Plants are the source of most Chinese herbal medicine and a crucial component of China’s national healthcare system. In recent years they have become part of a vast trade which has become a global phenomenon. Increasing demand and ever-lengthening supply chains have brought into sharp focus the need to ensure that these herbal drugs are sourced from the correct species. As some of you may be aware, we recently informed you about Chai Hu substitutes but unfortunately, there are many other ‘fake’ herbs circulating the TCM market – like Ban Xia.
Authentic Ban Xia
Ban Xia has been in increasing demand for many years as it is an extremely versatile herb that can be used to treat numerous problems. It aids the throat as it dispels phlegm and coughing, as well as treating sickness, vomiting and pain in the stomach. It is also used as a painkiller. Authentic Ban Xia is traditionally found in the Sichuan, Hubei and He Nan provinces and is dug out in Summer and Autumn, washed and then dried in the sun. It is round and shaped like a peanut with small dark dots on the white outer shell. However, it cannot be eaten raw as it is toxic when unprocessed. Ban Xia is usually processed with ginger or liquorice to remove toxicity. The processing effect makes the herb change colour from white to a dark orange/brown which makes it harder to differentiate between fake and real – especially when the processed product is sliced. If you are unsure whether or not your sliced Ban Xia is authentic, check the price as the real herb will be more expensive.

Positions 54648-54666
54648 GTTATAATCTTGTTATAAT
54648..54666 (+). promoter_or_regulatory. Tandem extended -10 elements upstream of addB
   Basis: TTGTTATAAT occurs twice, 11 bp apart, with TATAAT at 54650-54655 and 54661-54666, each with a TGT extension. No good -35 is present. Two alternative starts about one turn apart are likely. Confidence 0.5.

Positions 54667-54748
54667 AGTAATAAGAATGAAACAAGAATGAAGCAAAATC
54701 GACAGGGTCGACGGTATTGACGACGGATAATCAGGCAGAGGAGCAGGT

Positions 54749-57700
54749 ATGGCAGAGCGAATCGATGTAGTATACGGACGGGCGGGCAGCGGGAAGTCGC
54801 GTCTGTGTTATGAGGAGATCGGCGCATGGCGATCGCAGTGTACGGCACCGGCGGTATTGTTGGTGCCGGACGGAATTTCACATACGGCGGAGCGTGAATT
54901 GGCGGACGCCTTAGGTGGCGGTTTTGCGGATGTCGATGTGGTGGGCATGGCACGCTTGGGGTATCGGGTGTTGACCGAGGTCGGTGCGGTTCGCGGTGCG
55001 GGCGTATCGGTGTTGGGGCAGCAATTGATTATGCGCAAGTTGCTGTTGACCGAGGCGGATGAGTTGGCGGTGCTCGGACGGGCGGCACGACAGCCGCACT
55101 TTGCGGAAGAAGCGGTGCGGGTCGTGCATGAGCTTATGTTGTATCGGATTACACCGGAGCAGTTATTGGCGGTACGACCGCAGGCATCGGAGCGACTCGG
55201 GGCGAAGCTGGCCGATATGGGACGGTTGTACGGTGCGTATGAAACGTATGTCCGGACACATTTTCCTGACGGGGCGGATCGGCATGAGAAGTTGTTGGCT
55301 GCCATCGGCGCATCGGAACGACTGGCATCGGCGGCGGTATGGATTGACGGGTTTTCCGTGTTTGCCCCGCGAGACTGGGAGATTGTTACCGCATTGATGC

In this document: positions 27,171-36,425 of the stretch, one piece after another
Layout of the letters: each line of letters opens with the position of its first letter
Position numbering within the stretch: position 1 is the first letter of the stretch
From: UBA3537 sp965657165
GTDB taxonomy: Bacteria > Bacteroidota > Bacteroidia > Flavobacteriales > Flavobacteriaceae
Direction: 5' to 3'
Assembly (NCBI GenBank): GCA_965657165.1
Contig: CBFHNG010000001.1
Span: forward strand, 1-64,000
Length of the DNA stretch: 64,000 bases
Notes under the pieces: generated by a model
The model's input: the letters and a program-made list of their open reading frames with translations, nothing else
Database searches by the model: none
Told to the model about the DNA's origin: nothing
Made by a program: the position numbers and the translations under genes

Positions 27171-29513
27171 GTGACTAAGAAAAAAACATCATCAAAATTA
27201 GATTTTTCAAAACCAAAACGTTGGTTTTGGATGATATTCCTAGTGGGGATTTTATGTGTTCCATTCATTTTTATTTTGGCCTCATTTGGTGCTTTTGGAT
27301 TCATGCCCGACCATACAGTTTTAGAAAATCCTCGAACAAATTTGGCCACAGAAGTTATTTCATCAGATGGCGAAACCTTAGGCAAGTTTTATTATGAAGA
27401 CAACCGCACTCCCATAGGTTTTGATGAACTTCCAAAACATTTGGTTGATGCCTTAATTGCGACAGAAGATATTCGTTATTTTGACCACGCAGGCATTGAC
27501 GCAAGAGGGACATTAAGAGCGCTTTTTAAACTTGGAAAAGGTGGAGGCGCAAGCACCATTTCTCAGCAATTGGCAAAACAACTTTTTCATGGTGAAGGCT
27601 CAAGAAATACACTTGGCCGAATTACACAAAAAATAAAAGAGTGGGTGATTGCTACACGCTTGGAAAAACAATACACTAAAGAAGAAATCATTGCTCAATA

Unofficial Ban Xia Substitutes
Fake Ban Xia is usually just a quarter the price of the authentic herb. When supplies of Ban Xia were in short supply in China in the 1980’s, a Ban Xia substitute was used as a cheap substitute – a practice which continues today on domestic and international markets. Unlike the authentic product, fake Ban Xia is grown in water. Shui Ban Xia – Shui meaning water – is grown using the same concept of growing rice in fields, rather than being grown underground. Shui Ban Xia is a dark brown colour and is usually rough and pointed as opposed to the smooth Ban Xia. Shui Ban Xia is beneficial in treating injuries, such as snake bites. As it
is an unofficial substitute, the fake herb has much fewer benefits that the authentic species. Unfortunately, Shui Ban Xia isn’t the only unofficial substitute on the market; practitioners also need to be aware of Zhang Ye Ban Xia, another fake which has a similar appearance to authentic Ban Xia but is also toxic.
We are aware that some other UK TCM suppliers are selling the unofficial substitute for a much lower price. We urge you not to use any fake products. If you are uncertain about a product or require assistance in identifying a herb, please do send us a sample. Alternatively, we recommend purchasing Christine Leon’s book ‘Chinese Medicinal Plants, Herbal Drugs and Substitutes’. The comprehensive guide is imperative for all herbalists and provides extensive information on not only the herb but the unofficial substitutes too.
If you have any further question or want to know about our quality assurance, please contact us at firstname.lastname@example.org
Images: Chinese Medicinal Plants, Herbal Drugs and Substitutes – Christine Leon and Lin Yu-Lin.